But, Adamson says, much of the capacity loss is from electrolyte levels falling too low. In one experiment, topping off the batteries restored capacity from 80 percent to 96 percent of the original capacity. Manufactured batteries will come with a mechanism for automatically topping off the electrolyte, which could improve the durability of the system.

EOS says it’s teaming up with seven utility companies to test the battery and design it to the performance specifications they need—it will announce the partners in the next couple of weeks.

Source: http://www.technologyreview.com

Google Makes Its First Renewable Energy Investment In Africa

Google today announced that it is investing $12 million in a 96 megawatt solar photovoltaic plant in South Africa. This marks Google’s first renewable energy investment in Africa and its 12th overall renewable energy investment. Once it’s completed, Google says, the Jasper Power Project, which is situated in the Northern Cape province of South Africa, will generate enough power for 30,000 South African homes. In total, Google has now committed more than $1 billion to green energy projects.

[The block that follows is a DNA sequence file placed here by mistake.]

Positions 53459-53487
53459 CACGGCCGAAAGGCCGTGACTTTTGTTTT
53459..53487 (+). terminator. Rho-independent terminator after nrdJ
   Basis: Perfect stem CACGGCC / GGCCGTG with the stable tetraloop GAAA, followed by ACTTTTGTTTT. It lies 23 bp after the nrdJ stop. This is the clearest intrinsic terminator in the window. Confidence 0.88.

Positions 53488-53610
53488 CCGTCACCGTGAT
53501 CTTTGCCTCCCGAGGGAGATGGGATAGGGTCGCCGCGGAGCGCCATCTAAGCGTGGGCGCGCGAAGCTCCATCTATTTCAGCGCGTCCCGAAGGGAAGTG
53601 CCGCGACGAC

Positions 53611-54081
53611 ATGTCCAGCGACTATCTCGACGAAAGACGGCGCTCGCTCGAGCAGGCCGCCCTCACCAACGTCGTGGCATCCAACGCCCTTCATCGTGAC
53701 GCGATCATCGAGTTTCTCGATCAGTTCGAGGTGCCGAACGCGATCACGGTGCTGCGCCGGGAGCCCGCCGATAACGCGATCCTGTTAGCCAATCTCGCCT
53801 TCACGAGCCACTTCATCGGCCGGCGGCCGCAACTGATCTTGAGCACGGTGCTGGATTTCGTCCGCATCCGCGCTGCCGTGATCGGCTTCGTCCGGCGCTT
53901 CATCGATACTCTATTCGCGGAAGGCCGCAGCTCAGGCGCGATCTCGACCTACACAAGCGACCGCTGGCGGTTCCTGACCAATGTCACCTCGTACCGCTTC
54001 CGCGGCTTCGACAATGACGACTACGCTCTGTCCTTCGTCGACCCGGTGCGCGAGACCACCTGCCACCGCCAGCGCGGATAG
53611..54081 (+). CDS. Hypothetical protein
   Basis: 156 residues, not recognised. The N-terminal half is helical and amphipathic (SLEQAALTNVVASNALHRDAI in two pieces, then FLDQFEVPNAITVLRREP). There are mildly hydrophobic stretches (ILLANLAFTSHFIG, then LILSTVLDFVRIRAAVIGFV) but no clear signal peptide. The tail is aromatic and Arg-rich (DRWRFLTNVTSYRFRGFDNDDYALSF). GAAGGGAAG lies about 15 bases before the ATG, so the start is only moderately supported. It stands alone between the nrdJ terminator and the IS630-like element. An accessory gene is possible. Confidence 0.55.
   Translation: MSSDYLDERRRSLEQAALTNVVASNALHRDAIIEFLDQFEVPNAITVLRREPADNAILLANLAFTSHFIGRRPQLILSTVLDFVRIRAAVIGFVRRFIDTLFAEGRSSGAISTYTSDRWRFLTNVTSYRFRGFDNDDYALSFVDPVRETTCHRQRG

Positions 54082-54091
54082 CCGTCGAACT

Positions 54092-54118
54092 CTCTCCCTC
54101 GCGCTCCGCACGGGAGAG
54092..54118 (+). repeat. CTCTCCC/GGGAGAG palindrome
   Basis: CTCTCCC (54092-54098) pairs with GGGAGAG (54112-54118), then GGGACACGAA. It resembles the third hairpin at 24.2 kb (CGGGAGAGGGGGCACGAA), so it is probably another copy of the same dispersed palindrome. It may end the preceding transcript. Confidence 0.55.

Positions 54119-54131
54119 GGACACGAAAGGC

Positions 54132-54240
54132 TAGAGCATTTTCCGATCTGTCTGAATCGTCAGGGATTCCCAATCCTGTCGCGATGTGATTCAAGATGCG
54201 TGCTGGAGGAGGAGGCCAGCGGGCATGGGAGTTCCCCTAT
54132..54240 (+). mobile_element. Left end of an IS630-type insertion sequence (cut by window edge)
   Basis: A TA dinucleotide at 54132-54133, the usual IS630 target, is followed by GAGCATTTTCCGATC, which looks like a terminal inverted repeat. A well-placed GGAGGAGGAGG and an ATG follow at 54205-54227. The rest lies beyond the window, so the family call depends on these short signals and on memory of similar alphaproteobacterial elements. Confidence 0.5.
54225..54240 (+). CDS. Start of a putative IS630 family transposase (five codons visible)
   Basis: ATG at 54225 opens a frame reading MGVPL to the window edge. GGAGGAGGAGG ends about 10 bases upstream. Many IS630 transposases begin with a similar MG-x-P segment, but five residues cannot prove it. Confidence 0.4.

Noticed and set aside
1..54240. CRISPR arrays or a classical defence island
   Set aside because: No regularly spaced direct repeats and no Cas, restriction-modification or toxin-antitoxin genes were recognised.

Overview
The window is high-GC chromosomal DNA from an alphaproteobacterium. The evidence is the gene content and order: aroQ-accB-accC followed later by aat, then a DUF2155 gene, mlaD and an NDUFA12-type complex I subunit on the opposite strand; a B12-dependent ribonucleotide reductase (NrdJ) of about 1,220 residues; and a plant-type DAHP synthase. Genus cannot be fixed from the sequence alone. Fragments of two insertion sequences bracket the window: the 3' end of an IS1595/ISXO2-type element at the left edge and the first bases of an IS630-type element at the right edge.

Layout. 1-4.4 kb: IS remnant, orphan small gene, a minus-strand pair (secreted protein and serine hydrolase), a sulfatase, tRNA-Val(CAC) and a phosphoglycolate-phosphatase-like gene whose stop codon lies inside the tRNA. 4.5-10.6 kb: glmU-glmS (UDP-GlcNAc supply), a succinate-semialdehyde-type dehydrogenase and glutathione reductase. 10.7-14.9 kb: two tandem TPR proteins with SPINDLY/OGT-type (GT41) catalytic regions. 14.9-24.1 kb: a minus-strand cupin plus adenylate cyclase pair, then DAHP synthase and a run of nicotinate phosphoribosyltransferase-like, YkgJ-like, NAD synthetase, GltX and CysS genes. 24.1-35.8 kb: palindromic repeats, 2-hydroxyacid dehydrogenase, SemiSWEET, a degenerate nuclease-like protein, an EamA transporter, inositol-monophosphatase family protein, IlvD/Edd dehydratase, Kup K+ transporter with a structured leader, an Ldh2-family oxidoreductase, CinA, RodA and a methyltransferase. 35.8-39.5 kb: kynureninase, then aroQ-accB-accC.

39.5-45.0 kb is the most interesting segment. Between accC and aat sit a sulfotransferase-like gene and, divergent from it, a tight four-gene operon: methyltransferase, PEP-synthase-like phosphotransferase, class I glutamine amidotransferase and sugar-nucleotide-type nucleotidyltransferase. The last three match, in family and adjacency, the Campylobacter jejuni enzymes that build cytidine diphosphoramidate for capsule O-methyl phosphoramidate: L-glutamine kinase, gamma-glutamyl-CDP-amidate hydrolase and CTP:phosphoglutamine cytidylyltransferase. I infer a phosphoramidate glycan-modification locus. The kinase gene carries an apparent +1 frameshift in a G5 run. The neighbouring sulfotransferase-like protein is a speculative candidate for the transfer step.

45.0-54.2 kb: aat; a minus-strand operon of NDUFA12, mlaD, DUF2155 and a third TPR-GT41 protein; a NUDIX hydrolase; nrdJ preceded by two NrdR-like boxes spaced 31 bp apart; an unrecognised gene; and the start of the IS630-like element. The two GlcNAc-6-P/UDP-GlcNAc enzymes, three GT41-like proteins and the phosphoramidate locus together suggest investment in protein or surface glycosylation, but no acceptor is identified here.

In South Africa, Google is joining SolarReserve, Intikon Energy and the Kensani Group as the main funders for this project, which is also backed by Rand Merchant Bank, the Public Investment Corporation, Development Bank of South Africa and the PEACE Humansrus Trust. The project will be one of the largest in South Africa and cover about 450 acres with more than 325,000 solar modules.

In today’s announcement, Google’s director for energy and sustainability, Rick Needham, also lays out some of the criteria the company uses to make these kinds of investments. He notes, for example, that Google will “only pursue investments that we believe make financial sense.” Because South Africa has policies that support these kind of projects, Google believes it is an attractive place for it to invest in this technology. The company, however, is also looking for “projects that have transformative potential – that is, projects that will bolster the growth of the renewable energy industry and move the world closer to a clean energy future.”

Source: http://techcrunch.com

Batteries included: New wind turbines and solar panels come with built-in storage

If you want to use solar power at night or wind power on calm days, you need batteries that can store energy after it’s produced. But why bother with two pieces of equipment when you could have one?

Engineers are now beginning to build batteries directly into wind and solar systems.